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Oh, No He Didn't! Scalia-Posner War of Words Continues

By Robyn Hagan Cain | Last updated on

Maybe you didn't watch Justice Antonin Scalia's interview with Reuters Editor-in-Chief Stephen Adler yesterday. Maybe you thought, "What could Justice Scalia and Bryan Garner say about their new book that I haven't heard in the last three months?"

Perhaps you've heard that ol' Nino and Judge Richard Posner have a little tiff over Posner's less-than-favorable review of the Justice's new book, Reading Law: The Interpretation of Legal Text. Posner -- he's a court of appeals judge, isn't he -- wrote a lengthy review of the book for The New Republic, arguing that cases are decided by judges' personal and political values and preferences, not the legal rules and canons of interpretation that Scalia and Garner promote, Huffington Post reports.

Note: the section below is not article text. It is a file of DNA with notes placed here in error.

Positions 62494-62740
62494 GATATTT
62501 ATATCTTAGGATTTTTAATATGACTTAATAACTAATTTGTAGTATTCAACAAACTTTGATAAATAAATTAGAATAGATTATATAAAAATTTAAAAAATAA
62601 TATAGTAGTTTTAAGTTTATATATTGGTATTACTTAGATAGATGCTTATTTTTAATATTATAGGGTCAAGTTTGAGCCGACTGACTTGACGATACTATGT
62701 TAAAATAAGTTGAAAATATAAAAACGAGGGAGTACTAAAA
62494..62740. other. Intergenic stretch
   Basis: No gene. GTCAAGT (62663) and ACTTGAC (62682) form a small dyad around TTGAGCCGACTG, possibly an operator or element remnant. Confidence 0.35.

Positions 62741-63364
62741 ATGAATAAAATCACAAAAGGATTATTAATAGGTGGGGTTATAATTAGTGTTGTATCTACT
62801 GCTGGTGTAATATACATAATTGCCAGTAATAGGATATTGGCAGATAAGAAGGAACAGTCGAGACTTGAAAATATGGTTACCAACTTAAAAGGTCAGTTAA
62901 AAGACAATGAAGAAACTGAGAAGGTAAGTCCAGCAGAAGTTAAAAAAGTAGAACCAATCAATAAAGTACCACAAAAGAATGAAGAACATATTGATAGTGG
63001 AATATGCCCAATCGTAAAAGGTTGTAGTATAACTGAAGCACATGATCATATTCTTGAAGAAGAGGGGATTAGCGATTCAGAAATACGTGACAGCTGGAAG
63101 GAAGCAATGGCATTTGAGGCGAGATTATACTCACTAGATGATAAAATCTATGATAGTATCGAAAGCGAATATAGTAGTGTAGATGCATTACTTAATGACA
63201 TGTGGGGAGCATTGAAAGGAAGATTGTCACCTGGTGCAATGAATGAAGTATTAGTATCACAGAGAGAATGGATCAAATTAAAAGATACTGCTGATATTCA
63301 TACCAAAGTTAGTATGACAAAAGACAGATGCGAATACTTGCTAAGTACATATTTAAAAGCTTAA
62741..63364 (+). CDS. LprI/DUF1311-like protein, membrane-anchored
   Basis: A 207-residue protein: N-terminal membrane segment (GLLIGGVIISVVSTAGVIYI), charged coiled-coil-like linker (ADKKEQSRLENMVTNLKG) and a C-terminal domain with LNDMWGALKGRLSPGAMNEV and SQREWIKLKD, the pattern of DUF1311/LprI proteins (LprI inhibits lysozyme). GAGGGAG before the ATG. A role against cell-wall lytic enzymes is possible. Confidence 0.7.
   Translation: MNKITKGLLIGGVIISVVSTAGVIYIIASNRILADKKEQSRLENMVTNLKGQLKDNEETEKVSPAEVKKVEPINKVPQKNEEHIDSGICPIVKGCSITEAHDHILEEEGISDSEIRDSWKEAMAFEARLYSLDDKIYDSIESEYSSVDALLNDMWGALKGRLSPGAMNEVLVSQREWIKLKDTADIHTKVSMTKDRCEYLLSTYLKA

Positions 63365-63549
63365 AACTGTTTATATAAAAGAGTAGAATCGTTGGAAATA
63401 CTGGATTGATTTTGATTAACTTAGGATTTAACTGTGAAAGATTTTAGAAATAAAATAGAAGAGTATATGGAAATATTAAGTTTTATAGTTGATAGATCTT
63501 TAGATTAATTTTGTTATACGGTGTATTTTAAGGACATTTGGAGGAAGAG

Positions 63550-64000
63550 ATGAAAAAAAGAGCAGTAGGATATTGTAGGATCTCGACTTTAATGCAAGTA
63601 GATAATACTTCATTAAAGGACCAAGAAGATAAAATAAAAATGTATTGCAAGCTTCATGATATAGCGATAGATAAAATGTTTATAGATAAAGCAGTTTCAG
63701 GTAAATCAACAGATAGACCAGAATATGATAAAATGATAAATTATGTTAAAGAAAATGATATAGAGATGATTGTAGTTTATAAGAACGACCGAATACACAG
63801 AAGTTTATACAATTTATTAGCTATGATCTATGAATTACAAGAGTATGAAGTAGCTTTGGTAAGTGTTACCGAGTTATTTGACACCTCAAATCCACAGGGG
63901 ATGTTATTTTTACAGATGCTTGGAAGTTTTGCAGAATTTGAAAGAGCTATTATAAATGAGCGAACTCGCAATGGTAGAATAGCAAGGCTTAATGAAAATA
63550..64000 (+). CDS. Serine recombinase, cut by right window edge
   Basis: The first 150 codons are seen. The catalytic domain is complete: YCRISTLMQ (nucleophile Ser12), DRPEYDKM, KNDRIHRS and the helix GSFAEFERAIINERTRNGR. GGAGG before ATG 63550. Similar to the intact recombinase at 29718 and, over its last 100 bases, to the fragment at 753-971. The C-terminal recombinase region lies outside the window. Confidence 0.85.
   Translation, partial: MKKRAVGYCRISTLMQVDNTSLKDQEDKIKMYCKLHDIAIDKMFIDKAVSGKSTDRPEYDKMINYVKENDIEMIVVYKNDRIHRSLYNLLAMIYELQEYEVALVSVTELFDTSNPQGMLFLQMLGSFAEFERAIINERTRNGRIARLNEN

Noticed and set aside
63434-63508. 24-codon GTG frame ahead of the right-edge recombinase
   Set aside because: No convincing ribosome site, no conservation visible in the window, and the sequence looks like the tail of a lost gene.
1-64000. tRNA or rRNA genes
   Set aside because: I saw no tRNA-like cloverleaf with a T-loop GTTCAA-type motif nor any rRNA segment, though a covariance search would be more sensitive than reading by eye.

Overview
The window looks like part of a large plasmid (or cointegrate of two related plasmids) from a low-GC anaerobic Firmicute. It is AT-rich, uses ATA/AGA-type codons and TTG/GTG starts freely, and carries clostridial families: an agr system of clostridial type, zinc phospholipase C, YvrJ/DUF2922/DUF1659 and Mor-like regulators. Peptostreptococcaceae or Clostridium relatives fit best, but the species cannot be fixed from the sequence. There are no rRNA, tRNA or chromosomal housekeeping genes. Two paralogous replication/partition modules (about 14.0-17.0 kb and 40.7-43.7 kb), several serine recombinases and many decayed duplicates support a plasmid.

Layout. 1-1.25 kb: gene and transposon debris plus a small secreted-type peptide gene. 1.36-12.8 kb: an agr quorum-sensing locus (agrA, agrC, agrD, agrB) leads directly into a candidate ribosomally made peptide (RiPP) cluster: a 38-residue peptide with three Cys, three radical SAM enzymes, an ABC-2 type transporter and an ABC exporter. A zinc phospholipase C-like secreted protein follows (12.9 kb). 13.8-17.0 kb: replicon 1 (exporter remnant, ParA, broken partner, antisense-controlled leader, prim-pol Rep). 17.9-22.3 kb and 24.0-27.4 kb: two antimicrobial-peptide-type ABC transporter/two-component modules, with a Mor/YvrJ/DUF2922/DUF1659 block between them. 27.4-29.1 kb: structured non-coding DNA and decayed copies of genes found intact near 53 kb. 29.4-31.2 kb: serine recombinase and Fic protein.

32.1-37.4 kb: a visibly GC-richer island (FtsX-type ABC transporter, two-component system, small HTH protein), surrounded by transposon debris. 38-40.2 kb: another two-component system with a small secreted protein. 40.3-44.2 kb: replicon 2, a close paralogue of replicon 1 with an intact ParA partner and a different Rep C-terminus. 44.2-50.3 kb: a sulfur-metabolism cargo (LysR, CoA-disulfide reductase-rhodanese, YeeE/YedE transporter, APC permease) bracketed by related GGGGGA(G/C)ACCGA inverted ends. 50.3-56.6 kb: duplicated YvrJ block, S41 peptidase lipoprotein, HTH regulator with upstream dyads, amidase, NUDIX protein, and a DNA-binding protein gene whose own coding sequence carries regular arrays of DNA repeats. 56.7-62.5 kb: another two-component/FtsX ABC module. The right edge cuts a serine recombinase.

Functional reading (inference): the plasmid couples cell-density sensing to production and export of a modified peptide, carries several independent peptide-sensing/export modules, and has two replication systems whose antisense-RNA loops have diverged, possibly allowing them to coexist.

And the Seventh Circuit jurist accused the longest-serving justice on the bench of using legislative history -- gasp! -- in his 2008 Heller opinion, which struck down the D.C. gun ban.

In the land of strict construction, those are fighting words.

Scalia's response? "To say that I used legislative history is simply, to put it bluntly, a lie." Justice Scalia further claimed that Judge Posner was only able to make such an assertion because he was writing in a non-legal publication, Reuters reports. "You can get away with it in The New Republic, I suppose, but not to a legal audience," he said.

(Oh, what's that you say? You want to watch this video? Lucky for you, it's online.)

What should happen now that this war of words has escalated from "he's not really a strict constructionist" to "he's a liar"? We've identified a few options:

  1. Posner could respond to Scalia's "liar, liar, pants on fire" theory with the time-honored, "I'm rubber, you're glue" maxim.
  2. The two could resolve this dispute in a dignified manner befitting two respected jurists, (e.g., arm wrestling or a tickle fight).
  3. They could agree to disagree and just move on.

We know what you're thinking: Option 2 is the winner! Then you realize that it wouldn't be broadcast due to Scalia's concern that cameras in court would misinform Americans. It doesn't seem as compelling without cheering fans and ESPN commentary, does it?.

Maybe it's just time for the two to move on from this squabble?

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